Phil and I along with our families spent a lot of time enjoying each others company, him playing the clarinet and me playing the banjo (my second on-stage instrument).

Even after my 'termination' we remained close friends and I can never forget those special musical and social times we spent together.

I deeply regret not hearing of the passing of Phil and indeed, I am troubled by this.

What a remarkable life, what a remarkable human being, what a remarkable musician. What a remarkable friend.
Rest In peace dear Phil, I will always remember you.

My sincere thoughts to Marie and the kids.

William Dunlop

Phil Charley, Fede Meil Celte.

Phil was one of the greats - KJ

Alan Grant

I only recently learned of the passing of Carolus Ketsimur, and now Phil Charley. He was a fine man, a gentleman in every sense, besides also an excellent clarinet player in the Benny Goodman style. Rest in peace, Phil.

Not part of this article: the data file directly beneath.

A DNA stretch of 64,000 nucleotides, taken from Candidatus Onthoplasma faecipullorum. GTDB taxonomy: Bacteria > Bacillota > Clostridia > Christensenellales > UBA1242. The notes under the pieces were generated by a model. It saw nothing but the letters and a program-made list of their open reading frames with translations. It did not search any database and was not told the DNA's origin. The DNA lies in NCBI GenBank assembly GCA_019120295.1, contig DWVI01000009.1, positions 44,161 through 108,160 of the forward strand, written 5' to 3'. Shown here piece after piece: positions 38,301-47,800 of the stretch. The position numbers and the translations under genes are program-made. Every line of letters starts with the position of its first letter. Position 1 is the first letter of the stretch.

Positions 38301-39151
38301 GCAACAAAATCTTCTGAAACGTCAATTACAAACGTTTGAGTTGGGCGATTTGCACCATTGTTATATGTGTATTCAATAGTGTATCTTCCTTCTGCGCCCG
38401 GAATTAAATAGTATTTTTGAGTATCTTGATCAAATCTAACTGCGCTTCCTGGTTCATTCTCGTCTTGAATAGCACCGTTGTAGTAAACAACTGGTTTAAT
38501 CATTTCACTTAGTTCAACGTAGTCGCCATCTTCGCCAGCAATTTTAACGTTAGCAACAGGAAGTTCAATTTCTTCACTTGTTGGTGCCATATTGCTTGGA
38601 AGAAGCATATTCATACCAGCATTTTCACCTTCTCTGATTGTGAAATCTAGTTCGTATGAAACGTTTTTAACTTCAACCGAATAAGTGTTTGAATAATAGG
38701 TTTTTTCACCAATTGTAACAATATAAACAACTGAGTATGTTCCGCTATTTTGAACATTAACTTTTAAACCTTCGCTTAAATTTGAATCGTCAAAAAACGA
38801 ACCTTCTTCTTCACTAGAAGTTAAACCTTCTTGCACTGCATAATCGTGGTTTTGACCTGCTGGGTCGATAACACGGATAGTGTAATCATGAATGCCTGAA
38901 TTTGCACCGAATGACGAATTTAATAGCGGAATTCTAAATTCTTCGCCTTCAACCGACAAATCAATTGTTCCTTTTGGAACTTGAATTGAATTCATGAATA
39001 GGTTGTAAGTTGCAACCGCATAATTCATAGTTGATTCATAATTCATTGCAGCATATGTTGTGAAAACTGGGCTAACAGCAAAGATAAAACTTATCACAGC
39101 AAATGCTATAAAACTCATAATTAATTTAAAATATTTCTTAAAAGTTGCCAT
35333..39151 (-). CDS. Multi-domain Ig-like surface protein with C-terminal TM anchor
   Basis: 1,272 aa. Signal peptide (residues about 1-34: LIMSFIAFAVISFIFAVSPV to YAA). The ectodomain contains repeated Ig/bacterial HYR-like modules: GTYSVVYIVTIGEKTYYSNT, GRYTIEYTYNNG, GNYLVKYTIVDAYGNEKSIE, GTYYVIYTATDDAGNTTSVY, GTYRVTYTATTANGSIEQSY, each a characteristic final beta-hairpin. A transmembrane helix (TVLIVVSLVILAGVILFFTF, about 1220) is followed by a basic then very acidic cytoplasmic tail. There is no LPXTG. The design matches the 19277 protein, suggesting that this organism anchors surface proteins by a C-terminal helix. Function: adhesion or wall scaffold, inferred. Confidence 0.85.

Jenny Alford

Hello Keith - Thank you for the opportunity to view these beautiful comments and your tribute again.

I wonder if i could ask you to forward my email address, as below, to Peter Charley, who has offered a copy of his tribute also.

Thank you in anticipation.

Peter's eulogy has now been published in PNG Attitude. It is a beautifully crafted piece of writing - KJ

Nigel Lloyd-Thomas

It is with great sadness that I heard of Phil's passing, through a jazz lover and good mate I met in PNG back in 1975, one Phil Donnison.

We will never forget the great Jazz at The Bird concert ostensibly organised by Mr Charley.

Rest in peace with all the great jazz musicians now in heaven.

Phil Pryor

Sad news of Phil's passing. We all enjoyed a story and a laugh over many great jazz occasions, playing, jamming, just enjoying. He was a sweet gentleman in the best sense, loving his family in grateful awareness and happiness. Vale.

Brian and Luisa Hungerford

A wonderful man. He gave everything to PNG and I doubt if Madang ever left him. He was so gentle and his music all Soul.

He looked after a great family and had everything anyone could want in a human being. He must have been sickened by Australian politics over the past few months. Perhaps it’s time that the few of us who knew a beautiful Australia – left it all behind.